Deer-gun harvest totals continue to decline
Though his forecast overshot the mark substantially, wildlife biologist Mike Tonkovich didn’t seem too surprised by Ohio’s gun-week harvest of 66,759 deer.
Tonkovich, a deer management specialist with the Ohio Division of Wildlife, had anticipated a kill of perhaps 80,000 whitetails from Nov. 28 to Dec. 4. Instead, the number of deer checked fell 6,580 from the 73,399 reported during the 2015 gun week.
This year’s total topped the 2014 mark, the 21st-century low, by fewer than 1,300. Except for the uptick a year ago, the erosion of the gun week harvest has been steady and spectacular.
The numbers strongly indicate a trend rather than anomalies caused by weather, a diminished deer population or lack of hunter access, though each might play a part. Tonkovich suggested as much in an email response to questions about gun season.
“The key message is that the days of treating the archery, gun, bonus gun and muzzleloader seasons as separate are over,” he wrote. “What happens in the early archery season bleeds over into gun, and that into the rest of archery season and the late firearms season.”
The decline in less than a decade has been dramatic, a drop of more than 40 percent.
The wildlife division has acknowledged an effort to cut the deer herd in some counties in response to complaints by farmers and orchard growers, backed by the Ohio Farm Bureau. The bureau in December 2006 called for reducing by half the whitetail population from an estimated 500,000.
That effort, which translated into liberal limits and the introduction of reduced-price antlerless permits that could be used from the start of bow season until just before gun week, was met with skepticism and hostility from some hunters.
Still, many hunters went along with the program. The consequence was not restricted to cutting the deer populations to levels deemed acceptable by the wildlife division and tolerable to the farm bureau constituency. The effort to eradicate more deer early in the season may have changed the habits of hunters.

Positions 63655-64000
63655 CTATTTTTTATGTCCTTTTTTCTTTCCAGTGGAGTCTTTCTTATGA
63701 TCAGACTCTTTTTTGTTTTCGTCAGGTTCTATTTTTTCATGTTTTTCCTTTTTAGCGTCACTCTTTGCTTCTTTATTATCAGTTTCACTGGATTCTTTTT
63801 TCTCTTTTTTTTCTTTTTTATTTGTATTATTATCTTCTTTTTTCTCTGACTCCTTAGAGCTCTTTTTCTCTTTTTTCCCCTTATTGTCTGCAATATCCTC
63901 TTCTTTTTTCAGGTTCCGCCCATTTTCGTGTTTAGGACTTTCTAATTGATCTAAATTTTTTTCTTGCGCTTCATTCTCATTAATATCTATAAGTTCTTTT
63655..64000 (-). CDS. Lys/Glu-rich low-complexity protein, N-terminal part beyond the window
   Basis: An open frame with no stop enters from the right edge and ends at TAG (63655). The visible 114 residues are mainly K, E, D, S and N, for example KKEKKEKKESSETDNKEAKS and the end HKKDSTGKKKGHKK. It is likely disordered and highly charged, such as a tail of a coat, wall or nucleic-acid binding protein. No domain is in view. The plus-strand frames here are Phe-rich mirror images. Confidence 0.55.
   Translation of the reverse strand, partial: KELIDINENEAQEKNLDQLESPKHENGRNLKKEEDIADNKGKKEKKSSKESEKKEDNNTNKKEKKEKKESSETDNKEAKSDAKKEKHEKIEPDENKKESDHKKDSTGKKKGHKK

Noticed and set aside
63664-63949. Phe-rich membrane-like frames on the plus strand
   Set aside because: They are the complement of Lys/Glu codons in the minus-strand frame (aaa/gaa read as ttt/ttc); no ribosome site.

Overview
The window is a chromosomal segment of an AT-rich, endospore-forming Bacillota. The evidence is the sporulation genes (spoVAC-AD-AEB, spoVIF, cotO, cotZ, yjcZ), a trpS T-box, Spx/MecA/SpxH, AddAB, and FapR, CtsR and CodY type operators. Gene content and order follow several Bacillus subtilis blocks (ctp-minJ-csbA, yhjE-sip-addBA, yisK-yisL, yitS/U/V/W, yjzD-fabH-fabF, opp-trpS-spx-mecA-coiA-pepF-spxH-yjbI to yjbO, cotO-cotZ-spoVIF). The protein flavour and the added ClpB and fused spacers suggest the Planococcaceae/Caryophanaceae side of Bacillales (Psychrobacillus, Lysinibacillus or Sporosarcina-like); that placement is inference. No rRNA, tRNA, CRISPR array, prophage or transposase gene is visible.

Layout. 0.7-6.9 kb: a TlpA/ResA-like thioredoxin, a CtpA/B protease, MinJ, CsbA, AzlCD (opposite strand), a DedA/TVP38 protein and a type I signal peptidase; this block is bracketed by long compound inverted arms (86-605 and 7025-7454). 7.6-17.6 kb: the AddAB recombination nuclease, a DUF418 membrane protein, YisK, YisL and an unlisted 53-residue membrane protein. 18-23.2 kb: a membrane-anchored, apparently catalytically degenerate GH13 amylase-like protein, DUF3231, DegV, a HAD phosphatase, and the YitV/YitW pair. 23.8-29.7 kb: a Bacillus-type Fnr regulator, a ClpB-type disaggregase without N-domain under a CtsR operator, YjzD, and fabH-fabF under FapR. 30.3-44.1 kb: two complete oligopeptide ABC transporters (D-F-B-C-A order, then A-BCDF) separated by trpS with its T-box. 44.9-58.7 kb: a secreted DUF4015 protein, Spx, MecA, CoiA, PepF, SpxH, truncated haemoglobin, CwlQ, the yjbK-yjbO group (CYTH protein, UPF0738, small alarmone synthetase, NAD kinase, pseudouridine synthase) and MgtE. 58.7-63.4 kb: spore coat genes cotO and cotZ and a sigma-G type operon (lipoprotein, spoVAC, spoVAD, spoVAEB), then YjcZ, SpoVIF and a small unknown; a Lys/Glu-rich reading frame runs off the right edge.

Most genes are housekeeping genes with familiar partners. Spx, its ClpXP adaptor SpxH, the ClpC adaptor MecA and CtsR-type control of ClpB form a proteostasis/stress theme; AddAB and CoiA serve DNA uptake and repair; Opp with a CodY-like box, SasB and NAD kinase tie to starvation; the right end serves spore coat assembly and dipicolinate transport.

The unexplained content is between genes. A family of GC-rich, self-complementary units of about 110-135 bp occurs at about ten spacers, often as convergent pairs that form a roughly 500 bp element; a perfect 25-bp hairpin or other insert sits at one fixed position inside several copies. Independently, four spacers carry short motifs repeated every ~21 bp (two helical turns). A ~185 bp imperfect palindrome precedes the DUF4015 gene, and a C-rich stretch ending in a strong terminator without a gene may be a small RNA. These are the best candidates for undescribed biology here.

The wildlife division began curtailing the sale of antlerless permits in 2013. The number of permits sold fell from 163,383 in the 2012 season to 15,514 last year. This year, the use of antlerless permits was restricted to a handful of metropolitan counties, including Delaware and Franklin.
“Beginning in 2013, we started to ‘soften’ regulations to reduce antlerless harvest,” Tonkovich wrote. “Each year since, we’ve made changes designed to grow the herd in a very ‘contained’ manner.”
Meanwhile, the sale of either-sex permits has held steady at around 400,000 per year. The numbers suggest many of those permits are being used before gun week.
As Tonkovich noted, the buck harvest is off less than 3 percent from a year ago. Thus, he wrote, this year’s “9 percent drop in the gun harvest does nothing to inform deer management decisions” going forward.
The division awaits results of the buck kill for the remaining deer seasons. The bonus gun weekend is Dec. 17-18, followed by the statewide muzzleloader season, Jan. 7-10. The bow season continues through Feb. 5.
The forecast for the 2016-17 season was for a harvest of about 200,000, an increase of some 12,000 from last year. However, hunters will have to go some to match the 2015-16 kill of 188,329. The harvest through Monday was 143,602, almost 10,000 fewer whitetails than were checked through the same period a year ago.
For the record, Licking led central Ohio counties during gun week with 1,609 deer checked, followed by Fairfield (681), Delaware (411), Union (271), Pickaway (270), Madison (158) and Franklin (157).Click here to return to our blog